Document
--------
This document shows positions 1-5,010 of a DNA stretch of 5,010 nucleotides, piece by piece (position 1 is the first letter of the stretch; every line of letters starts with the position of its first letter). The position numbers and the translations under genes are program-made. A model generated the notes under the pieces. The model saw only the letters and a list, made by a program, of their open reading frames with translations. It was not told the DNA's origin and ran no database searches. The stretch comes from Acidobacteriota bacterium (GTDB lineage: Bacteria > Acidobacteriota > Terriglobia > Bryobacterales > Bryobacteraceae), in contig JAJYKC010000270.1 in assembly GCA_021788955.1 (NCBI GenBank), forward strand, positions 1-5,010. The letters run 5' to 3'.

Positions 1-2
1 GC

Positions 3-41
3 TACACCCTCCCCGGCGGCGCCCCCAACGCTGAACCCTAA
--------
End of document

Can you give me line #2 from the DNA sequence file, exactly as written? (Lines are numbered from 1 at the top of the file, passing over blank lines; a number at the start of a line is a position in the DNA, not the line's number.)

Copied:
Positions 1-2